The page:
In the photo below, a park bench made a perfect spot for Grandma & her grandkids to squeeze together, creating a triangle of faces.
Older kids can also be very helpful in holding the toddlers and babies still - so use them if you're lucky enough to have a range of ages in your kid-filled portrait.
Our Steed cousins portrait attempt this spring was a little rough because the youngest two cousins weren't quite old enough to cooperate and the oldest two weren't quite old enough to keep the babies in check. My friend Molly Bridges (a local Birmingham, AL area photographer) took on the impossible task of photographing the 6 Steed grandchildren - all under age 7. With a crying baby girl, a stoic and serious toddler, and a big-boy with a just-broken arm, it just wasn't gonna happen in our quick little mini shoot. I think we'll keep the Steed parents in the photographs for another year or two before we can give this cousins-shot another try!
But smiling or not...Molly did a great job of positioning the kids so that we could clearly see their faces, staggering and layering them to add an interesting dimension. Plus, the foreground blur of the grassy field turned out so beautiful!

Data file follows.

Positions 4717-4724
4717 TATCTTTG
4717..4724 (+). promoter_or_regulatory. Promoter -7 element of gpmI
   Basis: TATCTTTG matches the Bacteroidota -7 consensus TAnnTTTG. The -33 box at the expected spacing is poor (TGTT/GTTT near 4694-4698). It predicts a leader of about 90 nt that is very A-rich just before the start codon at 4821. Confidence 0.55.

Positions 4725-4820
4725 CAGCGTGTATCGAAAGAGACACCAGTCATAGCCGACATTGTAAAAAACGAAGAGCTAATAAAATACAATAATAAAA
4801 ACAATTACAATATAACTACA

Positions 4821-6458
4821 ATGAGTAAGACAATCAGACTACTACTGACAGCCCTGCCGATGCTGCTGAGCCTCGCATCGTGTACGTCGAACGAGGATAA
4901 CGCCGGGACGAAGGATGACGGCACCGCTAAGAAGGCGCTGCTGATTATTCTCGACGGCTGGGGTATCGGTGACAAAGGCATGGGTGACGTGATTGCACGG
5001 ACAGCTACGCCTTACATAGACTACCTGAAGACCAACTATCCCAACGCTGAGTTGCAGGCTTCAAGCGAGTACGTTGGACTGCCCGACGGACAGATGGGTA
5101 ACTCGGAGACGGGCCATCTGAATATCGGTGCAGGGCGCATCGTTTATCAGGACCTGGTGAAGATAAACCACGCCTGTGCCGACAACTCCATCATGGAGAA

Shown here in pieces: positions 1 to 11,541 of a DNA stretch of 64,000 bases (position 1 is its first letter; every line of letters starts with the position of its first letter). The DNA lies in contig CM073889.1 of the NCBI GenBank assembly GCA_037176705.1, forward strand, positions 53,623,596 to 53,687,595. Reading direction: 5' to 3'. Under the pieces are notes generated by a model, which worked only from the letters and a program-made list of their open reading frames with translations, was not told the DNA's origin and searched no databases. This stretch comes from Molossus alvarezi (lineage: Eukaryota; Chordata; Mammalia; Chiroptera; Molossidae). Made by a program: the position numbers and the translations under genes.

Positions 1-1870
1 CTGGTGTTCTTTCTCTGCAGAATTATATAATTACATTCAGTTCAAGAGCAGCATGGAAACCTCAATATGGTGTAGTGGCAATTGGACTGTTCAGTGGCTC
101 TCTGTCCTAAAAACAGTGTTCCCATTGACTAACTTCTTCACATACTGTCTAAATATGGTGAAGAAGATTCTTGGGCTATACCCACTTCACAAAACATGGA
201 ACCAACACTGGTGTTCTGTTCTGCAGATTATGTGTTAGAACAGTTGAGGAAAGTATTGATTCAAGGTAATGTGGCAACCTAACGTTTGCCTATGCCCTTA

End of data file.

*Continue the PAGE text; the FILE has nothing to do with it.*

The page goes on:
Getting Everyone's Attention
Now...getting everyone to look at the camera at the same time - let's talk about that.
My best recommendation is to have no more than 1 person stand directly behind you to make silly faces and catch the attention of all the subjects. EVERYONE else would ideally be completely out of sight.
This doesn't actually happen much for me. Usually I have a crowd of family members jumping and dancing behind me. But, my self-timer pictures with no one but the camera to look at proves my theory on this. In my experience, the less there is to look at, the more likely everyone will look at the camera. The more moms, dads, cousins, grandparents, etc. there are that try to make everyone laugh and look, ends up making the whole experience more chaotic, stressful, louder, and less-successful. Plus, I've been known to step right on top of my "helpers" toes as I move around to get the shot. I make no apologies for that. :)
And I'm TOTALLY making myself one of these Elmo-like camera buddies to stick into my camera bag to help me out the next time I attempt that Steed cousins photo!
No Fail Artistry
When all else fails...turn everyone around! No one will know what they were looking at, if they were smiling, and you'll get a sweet shot like this:
I hope this helps give you a few tips and tricks to try the next time you're asked to take (or choose to attempt) a large family portrait. Happy shooting!